contacting 610-519-5636 or nancy.mott@villanova.edu as soon as possible. Registration is needed in
order to receive accommodations.

                                           TENTATIVE CLASS SCHEDULE

Class           Date            Chapter(s)
____________________________________________________________________________
1               5/27/08                 9        Introduction and Introduction to Decision Making

Topics: 1) the role of decision technology in supporting value-based decision-making within organizations; 2) an overview of the
theory and application of Decision Analysis; 3) an introduction to the Analytic Hierarchy Process (AHP) which is a decision-
making methodology that is used for prioritizing alternatives when multi-criteria must be considered.
____________________________________________________________________________
2                   5/29/08                       9 and 10 The Analytic Hierarchy Process Using Decision Lens

Topics: 1) Completion of the Introduction to Decision Making material; 2) discussion of various potential applications of the
AHP as examples of project topics; 3) an introduction to the Decision Lens (DL) software package that is used to implement the
AHP; 3) the application of DL to a problem chosen by the class as a motivating example
____________________________________________________________________________
3                  6/3/08                        10 and 11 Extensions of the Analytic Hierarchy Process Using Decision Lens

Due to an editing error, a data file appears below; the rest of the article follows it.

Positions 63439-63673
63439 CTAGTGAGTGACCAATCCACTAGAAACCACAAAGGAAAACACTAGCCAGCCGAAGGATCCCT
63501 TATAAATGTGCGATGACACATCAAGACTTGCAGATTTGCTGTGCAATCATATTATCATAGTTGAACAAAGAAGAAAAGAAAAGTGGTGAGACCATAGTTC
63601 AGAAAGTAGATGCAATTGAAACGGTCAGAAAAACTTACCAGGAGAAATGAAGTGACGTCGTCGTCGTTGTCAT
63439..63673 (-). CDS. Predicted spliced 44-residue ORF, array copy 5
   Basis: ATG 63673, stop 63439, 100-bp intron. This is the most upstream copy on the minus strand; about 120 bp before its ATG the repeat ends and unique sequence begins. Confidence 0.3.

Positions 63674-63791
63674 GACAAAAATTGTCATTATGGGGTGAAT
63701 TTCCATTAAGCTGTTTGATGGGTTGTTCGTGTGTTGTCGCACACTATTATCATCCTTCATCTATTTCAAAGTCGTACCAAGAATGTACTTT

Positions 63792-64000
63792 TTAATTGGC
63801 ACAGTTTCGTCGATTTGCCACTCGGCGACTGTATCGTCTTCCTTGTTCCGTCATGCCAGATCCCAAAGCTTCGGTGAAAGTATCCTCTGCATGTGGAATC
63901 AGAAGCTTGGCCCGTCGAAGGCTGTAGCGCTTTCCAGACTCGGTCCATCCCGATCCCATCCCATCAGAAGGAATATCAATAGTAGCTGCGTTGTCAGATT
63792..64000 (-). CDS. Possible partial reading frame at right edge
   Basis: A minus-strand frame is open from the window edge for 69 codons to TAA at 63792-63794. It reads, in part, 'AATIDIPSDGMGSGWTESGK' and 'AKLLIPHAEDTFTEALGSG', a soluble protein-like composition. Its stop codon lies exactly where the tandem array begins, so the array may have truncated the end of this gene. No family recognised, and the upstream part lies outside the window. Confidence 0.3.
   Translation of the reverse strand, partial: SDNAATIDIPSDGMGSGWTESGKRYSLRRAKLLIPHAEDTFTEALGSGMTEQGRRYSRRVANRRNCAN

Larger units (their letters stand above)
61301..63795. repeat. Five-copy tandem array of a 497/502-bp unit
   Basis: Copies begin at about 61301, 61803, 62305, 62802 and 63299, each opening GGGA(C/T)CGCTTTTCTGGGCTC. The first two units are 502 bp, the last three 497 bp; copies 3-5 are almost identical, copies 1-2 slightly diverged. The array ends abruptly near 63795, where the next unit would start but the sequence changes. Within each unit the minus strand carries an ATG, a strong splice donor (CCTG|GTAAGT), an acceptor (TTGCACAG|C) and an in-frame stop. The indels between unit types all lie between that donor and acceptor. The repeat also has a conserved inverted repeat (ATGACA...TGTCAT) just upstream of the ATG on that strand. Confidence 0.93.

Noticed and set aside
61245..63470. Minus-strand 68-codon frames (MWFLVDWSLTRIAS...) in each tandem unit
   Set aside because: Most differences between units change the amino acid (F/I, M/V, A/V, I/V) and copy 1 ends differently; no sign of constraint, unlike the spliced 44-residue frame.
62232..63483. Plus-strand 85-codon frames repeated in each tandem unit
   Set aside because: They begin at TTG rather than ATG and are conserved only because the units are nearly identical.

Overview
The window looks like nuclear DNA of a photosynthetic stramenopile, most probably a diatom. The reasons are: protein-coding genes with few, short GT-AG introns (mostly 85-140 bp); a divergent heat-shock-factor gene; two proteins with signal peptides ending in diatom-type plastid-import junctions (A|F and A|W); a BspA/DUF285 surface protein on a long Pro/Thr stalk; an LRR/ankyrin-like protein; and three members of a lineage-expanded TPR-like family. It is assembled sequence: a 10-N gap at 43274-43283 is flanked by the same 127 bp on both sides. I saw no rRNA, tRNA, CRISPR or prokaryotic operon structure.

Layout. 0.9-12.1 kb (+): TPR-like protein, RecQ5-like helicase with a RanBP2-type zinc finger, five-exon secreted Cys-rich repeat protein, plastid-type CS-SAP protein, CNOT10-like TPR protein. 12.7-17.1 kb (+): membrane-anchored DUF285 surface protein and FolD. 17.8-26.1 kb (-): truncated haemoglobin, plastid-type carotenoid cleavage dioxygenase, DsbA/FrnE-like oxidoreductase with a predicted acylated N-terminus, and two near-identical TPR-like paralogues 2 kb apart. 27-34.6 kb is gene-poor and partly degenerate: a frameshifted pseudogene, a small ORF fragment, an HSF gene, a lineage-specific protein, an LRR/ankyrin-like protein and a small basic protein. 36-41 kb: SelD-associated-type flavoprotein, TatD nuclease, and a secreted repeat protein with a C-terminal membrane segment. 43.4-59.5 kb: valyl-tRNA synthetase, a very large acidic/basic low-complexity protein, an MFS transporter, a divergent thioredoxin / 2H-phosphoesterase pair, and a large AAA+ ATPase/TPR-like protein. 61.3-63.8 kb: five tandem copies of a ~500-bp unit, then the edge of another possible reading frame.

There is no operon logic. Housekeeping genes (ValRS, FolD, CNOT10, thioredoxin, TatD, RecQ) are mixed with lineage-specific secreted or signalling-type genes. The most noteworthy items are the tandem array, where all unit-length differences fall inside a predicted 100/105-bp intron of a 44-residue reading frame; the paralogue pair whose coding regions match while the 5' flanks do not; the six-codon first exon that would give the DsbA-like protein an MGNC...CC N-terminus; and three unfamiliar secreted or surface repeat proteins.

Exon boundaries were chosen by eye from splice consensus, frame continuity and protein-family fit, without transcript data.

Topics: 1) Completion of the Introduction to AHP material; 2) development of AHP theory supported by Decision Lens,
including computations of the weights, consistency, distributive versus ideal synthesis, and sensitivity analysis
____________________________________________________________________________
4                  6/5/08                        11            Extensions of the AHP

Topics: 1) individual versus group decision-making; 2) Lessons learned about AHP and Decision Lens; 3) development of AHP
theory supported by Decision Lens, including multi-level hierarchies; 4) development of ratings models using Decision Lens
____________________________________________________________________________
5                  6/10/08                      Handouts Financial Simulation

Topics: 1) an introduction to financial simulation using a financial simulation Excel add-in called @Risk; 2) fitting data to
probability distributions using goodness of fit tests; 3) an inventory problem is used to illustrate the power of @Risk including
sampling methods, interpretation of output, and computation of confidence intervals
____________________________________________________________________________
6                    6/12/08                        Handouts       Financial Simulation

Topics: 1) Using the Risksimtable command to evaluate different inventory ordering policies; 2) Using the Risk Optimizer
feature to identify the ideal order size; 3) Extensions of the basic inventory problem to include additional sources of uncertainty,
using tornado graphs for sensitivity analysis, and the impact of correlated variables in financial simulation modeling; 4)
Additional features of @Risk are explored through various applications including: two cash flow cases, and a contract bidding
example; 5) More advanced Excel spreadsheets and @Risk modeling are discussed using retirement planning and sports
____________________________________________________________________________
7                     TBA                            Project Presentations